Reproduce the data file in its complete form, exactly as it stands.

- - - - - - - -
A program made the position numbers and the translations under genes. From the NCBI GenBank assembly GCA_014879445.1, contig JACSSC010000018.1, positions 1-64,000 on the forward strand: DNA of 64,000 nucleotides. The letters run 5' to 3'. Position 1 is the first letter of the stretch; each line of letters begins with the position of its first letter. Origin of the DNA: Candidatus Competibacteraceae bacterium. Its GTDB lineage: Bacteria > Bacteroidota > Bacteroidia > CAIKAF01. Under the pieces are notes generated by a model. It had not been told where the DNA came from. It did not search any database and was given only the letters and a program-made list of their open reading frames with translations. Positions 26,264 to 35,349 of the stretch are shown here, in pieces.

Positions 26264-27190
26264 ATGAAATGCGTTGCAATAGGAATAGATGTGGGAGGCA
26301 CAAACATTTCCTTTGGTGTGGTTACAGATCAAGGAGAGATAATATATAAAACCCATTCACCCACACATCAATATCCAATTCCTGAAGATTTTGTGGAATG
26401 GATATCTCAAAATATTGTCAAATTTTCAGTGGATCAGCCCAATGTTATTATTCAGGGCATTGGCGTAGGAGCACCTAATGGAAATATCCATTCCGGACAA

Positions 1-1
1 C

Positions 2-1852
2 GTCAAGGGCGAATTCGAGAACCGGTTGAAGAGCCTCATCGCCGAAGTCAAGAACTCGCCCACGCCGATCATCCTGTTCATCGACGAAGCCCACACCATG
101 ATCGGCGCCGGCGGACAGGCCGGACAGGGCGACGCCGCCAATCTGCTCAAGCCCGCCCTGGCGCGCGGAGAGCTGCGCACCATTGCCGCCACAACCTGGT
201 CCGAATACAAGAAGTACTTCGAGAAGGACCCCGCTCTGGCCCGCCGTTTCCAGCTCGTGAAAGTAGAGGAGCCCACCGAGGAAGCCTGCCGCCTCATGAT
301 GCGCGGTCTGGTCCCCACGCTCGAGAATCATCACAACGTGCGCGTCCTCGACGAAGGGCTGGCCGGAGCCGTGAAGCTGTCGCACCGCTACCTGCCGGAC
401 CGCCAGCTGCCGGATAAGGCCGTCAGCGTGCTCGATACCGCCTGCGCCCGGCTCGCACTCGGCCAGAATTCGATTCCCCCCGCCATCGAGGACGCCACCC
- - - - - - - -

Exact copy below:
A program made the position numbers and the translations under genes. From the NCBI GenBank assembly GCA_014879445.1, contig JACSSC010000018.1, positions 1-64,000 on the forward strand: DNA of 64,000 nucleotides. The letters run 5' to 3'. Position 1 is the first letter of the stretch; each line of letters begins with the position of its first letter. Origin of the DNA: Candidatus Competibacteraceae bacterium. Its GTDB lineage: Bacteria > Bacteroidota > Bacteroidia > CAIKAF01. Under the pieces are notes generated by a model. It had not been told where the DNA came from. It did not search any database and was given only the letters and a program-made list of their open reading frames with translations. Positions 26,264 to 35,349 of the stretch are shown here, in pieces.

Positions 26264-27190
26264 ATGAAATGCGTTGCAATAGGAATAGATGTGGGAGGCA
26301 CAAACATTTCCTTTGGTGTGGTTACAGATCAAGGAGAGATAATATATAAAACCCATTCACCCACACATCAATATCCAATTCCTGAAGATTTTGTGGAATG
26401 GATATCTCAAAATATTGTCAAATTTTCAGTGGATCAGCCCAATGTTATTATTCAGGGCATTGGCGTAGGAGCACCTAATGGAAATATCCATTCCGGACAA

Positions 1-1
1 C

Positions 2-1852
2 GTCAAGGGCGAATTCGAGAACCGGTTGAAGAGCCTCATCGCCGAAGTCAAGAACTCGCCCACGCCGATCATCCTGTTCATCGACGAAGCCCACACCATG
101 ATCGGCGCCGGCGGACAGGCCGGACAGGGCGACGCCGCCAATCTGCTCAAGCCCGCCCTGGCGCGCGGAGAGCTGCGCACCATTGCCGCCACAACCTGGT
201 CCGAATACAAGAAGTACTTCGAGAAGGACCCCGCTCTGGCCCGCCGTTTCCAGCTCGTGAAAGTAGAGGAGCCCACCGAGGAAGCCTGCCGCCTCATGAT
301 GCGCGGTCTGGTCCCCACGCTCGAGAATCATCACAACGTGCGCGTCCTCGACGAAGGGCTGGCCGGAGCCGTGAAGCTGTCGCACCGCTACCTGCCGGAC
401 CGCCAGCTGCCGGATAAGGCCGTCAGCGTGCTCGATACCGCCTGCGCCCGGCTCGCACTCGGCCAGAATTCGATTCCCCCCGCCATCGAGGACGCCACCC